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GUIDs GUIDs everywhere, but how is my data unique?

By Thomas Romeo,

After having seen many systems that use GUIDs as the primary key for every table, it is time to say enough is enough.  First and foremost I must state most emphatically that there is nothing wrong with using GUIDs. Like everything else in life, moderation and discretion are important. 

Here are some advantages for using GUIDs as primary keys:

  • In theory they are unique across every table, every database, and every server.
  • GUIDs allow easy merging of records from different databases. Of course every database merge is followed by a database scrub as the potential for duplicate data is introduced. (Actually may not an advantage after all).
    • Example, a customer or patient record exists in two different databases each having a different GUID as the unique ID, when merged; there will be two rows with the same data.
    • A scalar function with a where clause on anything but the GUID could fail if it returns more than one row
  • You can generate GUIDs from any source rather than requiring a round trip to the database, though it is probably best to not generate GUIDs using jQuery at the browser level of your application. The GUID should be generated at the data tier or in the database itself.
  • Many replication scenarios require GUID columns

So why would one ever not use a GUID as the primary key?

  • If the data contains a natural unique identifier then it makes no sense to add an artificial unique identifier.
  • If the primary key is clustered then the GUID will force the internal trees to be out of balance with respect to the natural order of the data.
  • If the primary key is clustered and there are frequent inserts then frequent page splits could hinder performance.1
  • Similarly if the primary key is clustered and the fill factor of the primary key is adjusted to compensate for frequent inserts, then the primary key may require excessive disk space and may become fragmented more frequently.1
  • If the unique identifier is to be rendered as a barcode, then a GUID may be inefficient or force the application to use a two dimensional barcode symbology. This also applies when using pre-printed barcode labels or RFID tags such that the barcode or RFID is unique. There is no need to assign an artificial unique identifier for something that is already unique.
  • The human readable aspect of the unique identifier is significantly more difficult. For example on an asset tag.
  • If the GUID requires more space than the actual data then there may be a better way to make the data unique. For example as used in a look-up table for departments or status codes.
  • It is significantly harder to visually see errors in the data when GUIDs are present.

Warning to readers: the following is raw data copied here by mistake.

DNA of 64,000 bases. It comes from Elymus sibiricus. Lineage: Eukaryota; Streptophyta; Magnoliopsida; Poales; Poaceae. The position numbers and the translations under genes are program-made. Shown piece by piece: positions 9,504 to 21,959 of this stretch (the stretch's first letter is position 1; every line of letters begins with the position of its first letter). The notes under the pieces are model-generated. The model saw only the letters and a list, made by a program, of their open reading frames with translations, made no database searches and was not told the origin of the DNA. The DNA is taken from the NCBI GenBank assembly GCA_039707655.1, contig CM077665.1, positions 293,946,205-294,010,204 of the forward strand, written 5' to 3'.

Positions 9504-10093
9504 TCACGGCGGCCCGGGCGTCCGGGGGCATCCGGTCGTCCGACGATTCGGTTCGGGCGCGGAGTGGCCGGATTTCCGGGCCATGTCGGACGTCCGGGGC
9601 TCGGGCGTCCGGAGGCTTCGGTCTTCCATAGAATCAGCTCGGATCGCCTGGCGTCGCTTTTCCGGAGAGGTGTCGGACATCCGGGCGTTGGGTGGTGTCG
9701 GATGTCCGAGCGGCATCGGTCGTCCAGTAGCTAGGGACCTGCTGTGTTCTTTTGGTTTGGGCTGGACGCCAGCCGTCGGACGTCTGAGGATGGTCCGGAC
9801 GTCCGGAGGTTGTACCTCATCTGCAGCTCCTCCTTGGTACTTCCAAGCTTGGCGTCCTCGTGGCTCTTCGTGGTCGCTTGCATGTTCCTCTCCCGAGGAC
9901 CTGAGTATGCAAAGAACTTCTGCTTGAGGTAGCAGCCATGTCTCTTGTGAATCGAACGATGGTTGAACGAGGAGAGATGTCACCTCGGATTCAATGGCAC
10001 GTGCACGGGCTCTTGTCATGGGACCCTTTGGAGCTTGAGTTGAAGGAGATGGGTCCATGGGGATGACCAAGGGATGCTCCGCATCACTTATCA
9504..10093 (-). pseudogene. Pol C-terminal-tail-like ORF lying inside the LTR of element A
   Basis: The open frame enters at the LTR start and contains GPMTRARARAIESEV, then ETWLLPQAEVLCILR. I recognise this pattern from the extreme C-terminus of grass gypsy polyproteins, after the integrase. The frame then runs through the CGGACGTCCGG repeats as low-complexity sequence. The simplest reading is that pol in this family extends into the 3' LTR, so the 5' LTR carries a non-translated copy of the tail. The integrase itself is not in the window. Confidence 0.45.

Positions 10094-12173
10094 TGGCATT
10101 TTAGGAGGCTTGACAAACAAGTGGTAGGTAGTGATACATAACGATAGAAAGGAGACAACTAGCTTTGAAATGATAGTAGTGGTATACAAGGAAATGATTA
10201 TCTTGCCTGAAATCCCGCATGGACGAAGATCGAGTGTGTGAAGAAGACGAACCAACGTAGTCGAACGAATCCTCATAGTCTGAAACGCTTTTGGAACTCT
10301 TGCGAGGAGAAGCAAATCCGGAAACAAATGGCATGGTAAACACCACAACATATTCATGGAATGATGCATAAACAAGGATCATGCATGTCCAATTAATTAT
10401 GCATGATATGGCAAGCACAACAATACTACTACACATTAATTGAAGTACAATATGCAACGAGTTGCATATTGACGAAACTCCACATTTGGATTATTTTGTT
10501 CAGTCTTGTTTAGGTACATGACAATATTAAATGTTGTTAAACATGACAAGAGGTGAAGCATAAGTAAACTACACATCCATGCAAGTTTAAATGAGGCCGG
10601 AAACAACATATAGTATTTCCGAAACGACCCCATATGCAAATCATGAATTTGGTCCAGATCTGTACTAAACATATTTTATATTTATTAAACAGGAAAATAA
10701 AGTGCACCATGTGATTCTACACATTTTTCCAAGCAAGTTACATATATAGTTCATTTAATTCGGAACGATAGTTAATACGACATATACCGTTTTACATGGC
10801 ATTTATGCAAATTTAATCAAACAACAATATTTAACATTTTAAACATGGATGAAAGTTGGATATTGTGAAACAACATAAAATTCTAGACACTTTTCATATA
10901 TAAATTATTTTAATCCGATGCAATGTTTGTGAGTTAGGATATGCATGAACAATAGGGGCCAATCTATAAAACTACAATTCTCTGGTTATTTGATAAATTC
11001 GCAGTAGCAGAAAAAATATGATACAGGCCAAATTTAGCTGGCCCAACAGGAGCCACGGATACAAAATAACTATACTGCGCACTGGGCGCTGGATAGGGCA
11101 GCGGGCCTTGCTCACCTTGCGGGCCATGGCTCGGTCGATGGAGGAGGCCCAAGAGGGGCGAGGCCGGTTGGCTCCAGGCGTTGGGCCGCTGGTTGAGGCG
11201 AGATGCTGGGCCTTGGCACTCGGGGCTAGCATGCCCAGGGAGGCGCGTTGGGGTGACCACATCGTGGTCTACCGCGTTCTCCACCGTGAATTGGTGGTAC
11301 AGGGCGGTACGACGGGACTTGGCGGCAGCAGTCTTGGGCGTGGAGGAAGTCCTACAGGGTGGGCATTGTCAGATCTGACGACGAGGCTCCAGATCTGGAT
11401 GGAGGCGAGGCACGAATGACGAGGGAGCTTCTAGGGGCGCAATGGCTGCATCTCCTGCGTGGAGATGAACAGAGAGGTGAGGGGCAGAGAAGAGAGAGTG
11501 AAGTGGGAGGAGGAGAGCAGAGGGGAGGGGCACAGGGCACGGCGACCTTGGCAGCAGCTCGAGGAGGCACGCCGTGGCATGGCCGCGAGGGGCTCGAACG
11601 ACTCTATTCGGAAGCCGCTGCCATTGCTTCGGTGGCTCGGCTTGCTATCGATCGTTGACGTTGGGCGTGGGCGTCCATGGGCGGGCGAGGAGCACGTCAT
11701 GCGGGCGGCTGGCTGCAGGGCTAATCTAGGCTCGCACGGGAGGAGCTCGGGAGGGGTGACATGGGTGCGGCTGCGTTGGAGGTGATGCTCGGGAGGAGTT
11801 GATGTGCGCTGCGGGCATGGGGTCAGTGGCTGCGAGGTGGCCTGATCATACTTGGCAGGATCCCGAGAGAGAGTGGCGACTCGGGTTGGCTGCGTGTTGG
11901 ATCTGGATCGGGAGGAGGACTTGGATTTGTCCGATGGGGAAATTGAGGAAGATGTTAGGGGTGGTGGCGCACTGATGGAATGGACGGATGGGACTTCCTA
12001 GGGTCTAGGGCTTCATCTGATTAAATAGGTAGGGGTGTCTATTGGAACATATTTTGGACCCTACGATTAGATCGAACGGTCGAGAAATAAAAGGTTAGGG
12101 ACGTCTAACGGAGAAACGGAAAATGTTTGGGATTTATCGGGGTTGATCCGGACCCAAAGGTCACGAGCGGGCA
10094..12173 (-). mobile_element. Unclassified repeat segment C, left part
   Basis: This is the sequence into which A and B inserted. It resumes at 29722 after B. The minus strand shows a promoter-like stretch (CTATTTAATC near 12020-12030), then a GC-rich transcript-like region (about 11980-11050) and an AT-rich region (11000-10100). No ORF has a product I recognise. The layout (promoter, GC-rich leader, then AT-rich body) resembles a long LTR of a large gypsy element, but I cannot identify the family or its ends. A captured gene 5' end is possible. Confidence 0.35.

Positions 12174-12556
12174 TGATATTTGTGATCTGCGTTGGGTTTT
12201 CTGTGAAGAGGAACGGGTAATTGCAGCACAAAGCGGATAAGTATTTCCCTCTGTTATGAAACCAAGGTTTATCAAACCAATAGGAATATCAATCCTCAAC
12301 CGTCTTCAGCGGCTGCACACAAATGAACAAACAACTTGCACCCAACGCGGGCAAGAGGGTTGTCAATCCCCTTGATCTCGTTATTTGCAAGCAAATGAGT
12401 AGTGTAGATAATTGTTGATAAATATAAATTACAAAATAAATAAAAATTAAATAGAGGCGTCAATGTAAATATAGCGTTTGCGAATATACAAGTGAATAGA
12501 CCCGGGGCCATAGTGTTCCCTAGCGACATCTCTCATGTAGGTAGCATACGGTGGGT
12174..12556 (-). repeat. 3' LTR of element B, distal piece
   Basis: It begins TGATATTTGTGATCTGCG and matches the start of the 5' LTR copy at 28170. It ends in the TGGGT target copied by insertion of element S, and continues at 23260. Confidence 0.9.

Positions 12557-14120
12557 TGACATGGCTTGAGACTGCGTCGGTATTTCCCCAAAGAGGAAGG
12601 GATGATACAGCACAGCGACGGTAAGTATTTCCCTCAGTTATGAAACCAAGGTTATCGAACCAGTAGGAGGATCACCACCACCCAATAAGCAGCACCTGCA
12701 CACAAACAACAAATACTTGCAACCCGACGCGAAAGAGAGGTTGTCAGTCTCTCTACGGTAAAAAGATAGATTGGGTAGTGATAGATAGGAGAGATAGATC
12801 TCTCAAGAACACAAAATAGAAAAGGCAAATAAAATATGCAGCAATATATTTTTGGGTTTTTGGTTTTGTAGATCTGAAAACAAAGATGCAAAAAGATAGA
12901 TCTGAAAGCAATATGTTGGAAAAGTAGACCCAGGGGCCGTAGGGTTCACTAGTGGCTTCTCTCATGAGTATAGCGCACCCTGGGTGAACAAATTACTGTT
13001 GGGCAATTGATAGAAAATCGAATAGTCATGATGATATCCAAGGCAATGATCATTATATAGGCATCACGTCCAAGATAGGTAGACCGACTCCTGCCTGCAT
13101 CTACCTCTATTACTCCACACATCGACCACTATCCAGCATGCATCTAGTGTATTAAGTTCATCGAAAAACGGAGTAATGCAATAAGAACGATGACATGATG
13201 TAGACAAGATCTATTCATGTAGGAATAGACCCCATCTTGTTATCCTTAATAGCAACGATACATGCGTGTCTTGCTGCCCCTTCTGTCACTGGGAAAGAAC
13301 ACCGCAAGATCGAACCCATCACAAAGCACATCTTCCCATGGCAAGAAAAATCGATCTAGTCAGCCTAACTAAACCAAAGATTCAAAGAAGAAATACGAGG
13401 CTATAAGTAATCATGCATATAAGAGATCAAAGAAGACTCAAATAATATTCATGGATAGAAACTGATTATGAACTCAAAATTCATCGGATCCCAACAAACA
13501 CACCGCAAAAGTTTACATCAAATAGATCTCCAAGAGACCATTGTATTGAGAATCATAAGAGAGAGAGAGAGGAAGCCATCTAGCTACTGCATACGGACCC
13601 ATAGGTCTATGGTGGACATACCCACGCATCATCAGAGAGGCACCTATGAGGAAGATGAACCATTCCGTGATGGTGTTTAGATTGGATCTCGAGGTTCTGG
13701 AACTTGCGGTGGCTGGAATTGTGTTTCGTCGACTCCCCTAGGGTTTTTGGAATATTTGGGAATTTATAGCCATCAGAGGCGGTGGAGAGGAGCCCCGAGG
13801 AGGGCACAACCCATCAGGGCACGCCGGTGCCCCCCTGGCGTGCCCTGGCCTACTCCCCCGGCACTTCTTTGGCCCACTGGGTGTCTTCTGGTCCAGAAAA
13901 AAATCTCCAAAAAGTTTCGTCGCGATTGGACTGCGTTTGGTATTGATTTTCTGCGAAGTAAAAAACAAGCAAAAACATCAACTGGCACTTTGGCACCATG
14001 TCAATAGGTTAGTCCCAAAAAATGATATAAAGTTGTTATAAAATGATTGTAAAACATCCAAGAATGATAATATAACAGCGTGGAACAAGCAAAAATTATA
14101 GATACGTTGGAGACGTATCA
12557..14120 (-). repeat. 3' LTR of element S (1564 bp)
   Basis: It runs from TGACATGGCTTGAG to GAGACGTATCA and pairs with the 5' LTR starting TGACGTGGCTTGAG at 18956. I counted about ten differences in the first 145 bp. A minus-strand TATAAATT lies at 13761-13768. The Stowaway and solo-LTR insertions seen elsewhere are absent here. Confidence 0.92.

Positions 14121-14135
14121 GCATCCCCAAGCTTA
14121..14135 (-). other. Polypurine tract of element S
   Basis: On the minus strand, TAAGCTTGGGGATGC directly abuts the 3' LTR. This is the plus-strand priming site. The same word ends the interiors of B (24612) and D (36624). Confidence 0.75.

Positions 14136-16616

Essentially, GUIDs have their place. Unfortunately they are ubiquitous mostly due to laziness. It's fine to make mistakes out of ignorance as long as you fix them when you learn the error of your ways, but making mistakes due to laziness is inexcusable. Since many programmers and developers maintain the credo of "I'm lazy therefore I am", it is often too late to fix problems on this level when they manifest.

The concept of using record identifiers or ID(s) dates back to the time when storage was very expensive and the id consisted of a one, two, three, or four byte numeric code that may also have been stored as packed decimal. Many old flat file or ISAM file systems used this method. The whole Y2K effort was all about converting systems from a two digit year to a four digit year. 

In the database world, be it hierarchical, networked, relational, or other, using an ID to represent record relationships was and still is very efficient. Some systems actually benefited from forcing the ID column to be a binary multiple as two, four, eight, 16, or 32 bytes.

Given a table that is used to store the status codes {'New', 'Used', 'Retired', 'Unavailable', 'Out of Service'}, One could construct a simple table like the following: 

CREATE TABLE [dbo].[tblStatusCodes](
[StatusCodeID] [smallint] NOT NULL,
[StatusCodeName] [nvarchar](48) NOT NULL,
[StatusCodeID] ASC

Such that the data would look like this:












Out of Service


  1. The status code name can change in one place and be referenced
  2. The status code ID requires less space than the actual status code name
  3. Referential integrity is simple using foreign keys

Using a GUID rather than a small integer in this case seems ridiculous as the GUID requires twice as much space as the longest status code name.

Given the sample table:

CREATE TABLE [dbo].[tblTraverseServices](
[Server] [nvarchar](256) NOT NULL,
[Service] [nvarchar](64) NOT NULL,
[Description] [nvarchar](128) NOT NULL,
[ConnectionData] [nvarchar](256) NOT NULL,
[Port] [bigint] NOT NULL,
[Enabled] [bit] NOT NULL,
[LastPingTime] [datetime] NOT NULL,
[Mod_User] [nvarchar](32) NOT NULL,
[Mod_Time] [datetime] NOT NULL,
[Server] ASC,
[Service] ASC

The primary key is the combination of the server name and service name. There is no GUID to uniquely identify the server because server names must be unique. Allowing 256 bytes gives ample room to store the Fully Qualified Domain Name or (FQDN). As of this writing the max length for a FQDN is 255 bytes.